Phoenix Suns and Mercury owner Robert Sarver’s admission of guilt to ESPN in November 2021 warranted a lifetime ban from the NBA on their own merit. That he received a year-long suspension after numerous additional allegations of racism, misogyny and other oppressive behavior were confirmed on Tuesday is beyond travesty.
No NBA employee outside of the property could survive the sheer volume of wrongdoing uncovered by a 10-month investigation into Sarver’s conduct by independent law firm Wachtell, Lipton, Rosen and Katz. We should draw no other conclusion than the NBA’s willingness to excuse abuses of power based on its financial standing in the league — a far more dangerous precedent than Sarver’s ousting might have been.
Article 13D of the NBA constitution specifies that team owners may be terminated by a three-fourths vote of their peers if they “fail or refuse to perform [their] contractual obligations towards the Association, its Members, its Players or any other third party in such a way as to prejudice the Association or its Members.”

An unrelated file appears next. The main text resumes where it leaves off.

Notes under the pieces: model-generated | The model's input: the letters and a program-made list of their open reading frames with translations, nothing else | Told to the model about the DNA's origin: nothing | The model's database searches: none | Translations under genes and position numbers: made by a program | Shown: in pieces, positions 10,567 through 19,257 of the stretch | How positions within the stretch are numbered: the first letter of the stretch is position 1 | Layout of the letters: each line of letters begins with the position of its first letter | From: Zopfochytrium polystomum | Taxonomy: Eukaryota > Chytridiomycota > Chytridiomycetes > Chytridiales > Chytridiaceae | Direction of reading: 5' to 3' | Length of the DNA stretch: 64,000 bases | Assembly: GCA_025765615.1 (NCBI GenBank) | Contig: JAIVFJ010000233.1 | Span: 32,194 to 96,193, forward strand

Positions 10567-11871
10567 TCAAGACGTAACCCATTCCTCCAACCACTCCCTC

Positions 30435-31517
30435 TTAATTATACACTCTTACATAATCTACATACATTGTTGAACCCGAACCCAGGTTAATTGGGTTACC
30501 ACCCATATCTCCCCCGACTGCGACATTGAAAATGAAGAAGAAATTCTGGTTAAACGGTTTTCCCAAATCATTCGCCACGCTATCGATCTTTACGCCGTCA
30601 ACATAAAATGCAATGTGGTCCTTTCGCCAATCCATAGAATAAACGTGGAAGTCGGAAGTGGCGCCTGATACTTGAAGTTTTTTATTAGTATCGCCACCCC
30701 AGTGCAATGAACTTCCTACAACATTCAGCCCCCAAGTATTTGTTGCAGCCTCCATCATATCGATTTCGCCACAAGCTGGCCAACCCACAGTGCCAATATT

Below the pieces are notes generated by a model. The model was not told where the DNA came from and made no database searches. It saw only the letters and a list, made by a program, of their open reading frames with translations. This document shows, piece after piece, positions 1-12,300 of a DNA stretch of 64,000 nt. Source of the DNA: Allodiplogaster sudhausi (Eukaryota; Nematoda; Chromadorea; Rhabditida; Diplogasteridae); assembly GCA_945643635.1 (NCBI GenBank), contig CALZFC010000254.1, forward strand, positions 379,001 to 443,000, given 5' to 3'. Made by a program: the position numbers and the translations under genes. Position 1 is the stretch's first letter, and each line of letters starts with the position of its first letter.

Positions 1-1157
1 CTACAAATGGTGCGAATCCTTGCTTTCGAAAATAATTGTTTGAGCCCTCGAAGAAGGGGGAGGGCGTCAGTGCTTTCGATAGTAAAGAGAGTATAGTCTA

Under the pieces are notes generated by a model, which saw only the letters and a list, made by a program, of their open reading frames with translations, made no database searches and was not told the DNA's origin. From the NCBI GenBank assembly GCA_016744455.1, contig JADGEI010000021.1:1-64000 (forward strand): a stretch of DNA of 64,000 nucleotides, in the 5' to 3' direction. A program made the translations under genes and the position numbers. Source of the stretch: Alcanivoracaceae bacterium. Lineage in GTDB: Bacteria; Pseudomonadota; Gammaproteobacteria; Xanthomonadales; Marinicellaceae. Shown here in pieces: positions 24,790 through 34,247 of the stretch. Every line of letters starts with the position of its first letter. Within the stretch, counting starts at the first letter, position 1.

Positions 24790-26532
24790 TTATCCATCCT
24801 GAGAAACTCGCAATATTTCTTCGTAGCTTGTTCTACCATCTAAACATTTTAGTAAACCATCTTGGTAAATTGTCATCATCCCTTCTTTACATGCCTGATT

Nowhere in the NBA’s three-page statement or accompanying 43-page investigative report announcing Sarver’s one-year suspension and $10 million fine Tuesday, was there any mention of such a vote, despite ample corroborating evidence detailing the Suns owner’s negative effect on the league. and its members.
Sarver admitted through lawyers to ESPN in November that he used the N-word in a player-quoting conversation, shared a photo of his wife in a bikini with executives, asked a player if he shaves genitals and gasped an employee in front of more than 60 co-workers. at a charity event. In a series of often contradictory statements, his lawyers denied numerous other allegations that the NBA investigation has since confirmed.